Venezuelan President Nicolas Maduro said his country was ready to consider granting asylum to Edward Snowden, the former NSA contractor wanted by the U.S. for leaking state secrets.
"We would consider it, because asylum is a measure of humanitarian protection and is a mechanism of the international humanitarian law, which is popular in Latin America and was always used to protect the helpless," Maduro said.
Maduro said that "no one has the right to spy on someone else" and that Snowden deserves humanitarian protection for revealing details of a U.S. surveillance program. Maduro added that Snowden has not yet officially requested asylum in Venezuela, RIA-Novosti reported.
Meanwhile, the whistleblowing organization WikiLeaks said on its Twitter feed Wednesday that Snowden, 30, may be permanently stuck in Russia because his passport was canceled by U.S. authorities.
"Canceling Snowden's passport and bullying intermediary countries may keep Snowden permanently in Russia," WikiLeaks said on its Twitter feed, but did not specify the names of intermediary countries.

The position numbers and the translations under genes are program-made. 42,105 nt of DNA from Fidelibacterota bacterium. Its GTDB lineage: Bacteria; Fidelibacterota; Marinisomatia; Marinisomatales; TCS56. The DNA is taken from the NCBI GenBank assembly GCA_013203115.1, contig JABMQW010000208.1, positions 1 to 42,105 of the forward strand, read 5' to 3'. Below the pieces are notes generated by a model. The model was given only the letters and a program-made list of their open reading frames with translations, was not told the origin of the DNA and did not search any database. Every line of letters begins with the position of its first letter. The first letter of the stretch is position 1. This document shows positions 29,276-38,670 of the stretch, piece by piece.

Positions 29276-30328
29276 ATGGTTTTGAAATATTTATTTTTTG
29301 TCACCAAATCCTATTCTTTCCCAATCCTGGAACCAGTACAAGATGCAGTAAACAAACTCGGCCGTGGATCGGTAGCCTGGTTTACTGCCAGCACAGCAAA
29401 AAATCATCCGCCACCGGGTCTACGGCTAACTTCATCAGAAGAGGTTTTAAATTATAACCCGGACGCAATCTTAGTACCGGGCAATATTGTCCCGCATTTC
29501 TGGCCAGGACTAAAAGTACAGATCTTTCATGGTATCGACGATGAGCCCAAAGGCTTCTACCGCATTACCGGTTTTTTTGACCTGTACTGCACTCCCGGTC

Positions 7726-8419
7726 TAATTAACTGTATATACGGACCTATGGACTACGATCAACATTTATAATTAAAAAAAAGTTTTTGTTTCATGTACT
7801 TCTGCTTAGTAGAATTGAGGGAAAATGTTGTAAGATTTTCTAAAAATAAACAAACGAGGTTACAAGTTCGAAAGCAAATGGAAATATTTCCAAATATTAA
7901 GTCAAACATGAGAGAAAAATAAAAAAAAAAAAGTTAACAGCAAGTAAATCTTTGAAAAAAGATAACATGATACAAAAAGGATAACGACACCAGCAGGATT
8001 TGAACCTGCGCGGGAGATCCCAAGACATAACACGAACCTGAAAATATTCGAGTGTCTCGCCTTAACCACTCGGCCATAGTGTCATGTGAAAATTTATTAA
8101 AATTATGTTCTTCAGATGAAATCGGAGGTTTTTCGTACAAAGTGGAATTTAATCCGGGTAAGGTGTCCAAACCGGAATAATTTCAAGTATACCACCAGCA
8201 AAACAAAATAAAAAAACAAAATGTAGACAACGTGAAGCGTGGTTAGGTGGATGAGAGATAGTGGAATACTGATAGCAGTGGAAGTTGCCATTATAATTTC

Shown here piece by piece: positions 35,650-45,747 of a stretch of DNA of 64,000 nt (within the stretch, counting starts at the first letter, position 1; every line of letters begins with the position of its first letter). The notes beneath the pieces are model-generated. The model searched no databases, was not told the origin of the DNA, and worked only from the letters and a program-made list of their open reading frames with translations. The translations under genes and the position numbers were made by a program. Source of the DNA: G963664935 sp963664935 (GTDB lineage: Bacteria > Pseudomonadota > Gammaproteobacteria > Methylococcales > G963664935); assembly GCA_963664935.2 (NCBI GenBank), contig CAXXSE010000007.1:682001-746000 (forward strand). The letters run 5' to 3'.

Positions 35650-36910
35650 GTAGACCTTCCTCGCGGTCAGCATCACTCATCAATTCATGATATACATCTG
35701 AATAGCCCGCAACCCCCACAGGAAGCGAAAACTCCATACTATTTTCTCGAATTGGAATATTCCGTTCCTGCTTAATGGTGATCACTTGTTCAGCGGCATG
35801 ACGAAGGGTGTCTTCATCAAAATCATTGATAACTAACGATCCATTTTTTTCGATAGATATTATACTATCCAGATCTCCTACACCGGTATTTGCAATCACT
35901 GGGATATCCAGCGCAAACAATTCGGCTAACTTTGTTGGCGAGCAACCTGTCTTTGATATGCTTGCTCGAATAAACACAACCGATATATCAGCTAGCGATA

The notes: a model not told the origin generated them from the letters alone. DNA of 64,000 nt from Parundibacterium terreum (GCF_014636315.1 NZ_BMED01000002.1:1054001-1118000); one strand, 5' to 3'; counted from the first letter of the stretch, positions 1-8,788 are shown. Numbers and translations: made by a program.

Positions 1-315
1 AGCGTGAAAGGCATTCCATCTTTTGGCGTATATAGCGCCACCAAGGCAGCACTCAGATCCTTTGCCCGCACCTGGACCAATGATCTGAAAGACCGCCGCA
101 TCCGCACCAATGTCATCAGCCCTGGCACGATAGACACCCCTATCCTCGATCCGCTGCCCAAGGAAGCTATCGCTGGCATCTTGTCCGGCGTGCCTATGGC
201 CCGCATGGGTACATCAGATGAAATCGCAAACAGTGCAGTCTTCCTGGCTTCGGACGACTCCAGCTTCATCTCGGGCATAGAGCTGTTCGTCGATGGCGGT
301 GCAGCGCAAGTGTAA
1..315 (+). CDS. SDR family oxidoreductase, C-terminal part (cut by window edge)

President Vladimir Putin said Tuesday that Snowden, whose whereabouts had been the subject of international speculation for the past two days, was in the transit area of a Moscow airport. He denied that Russia was helping Snowden in his attempts to evade the U.S. authorities, saying that "any accusations against Russia are nonsense and rubbish."
Putin said that Snowden was "a free man, the sooner he picks a final destination, the better it is both for us and for him," Kommersant reported.
At present, there is no extradition treaty in place between the two countries that would require Russia to hand Snowden over to the U.S.
Snowden is wanted by the U.S. for disclosing a top-secret surveillance program that allegedly targeted millions of Americans. He took a plane from Hong Kong to Moscow on Sunday accompanied by WikiLeaks representative Sarah Harrison, the organization said in a statement.
Material from The Moscow Times is included in this report.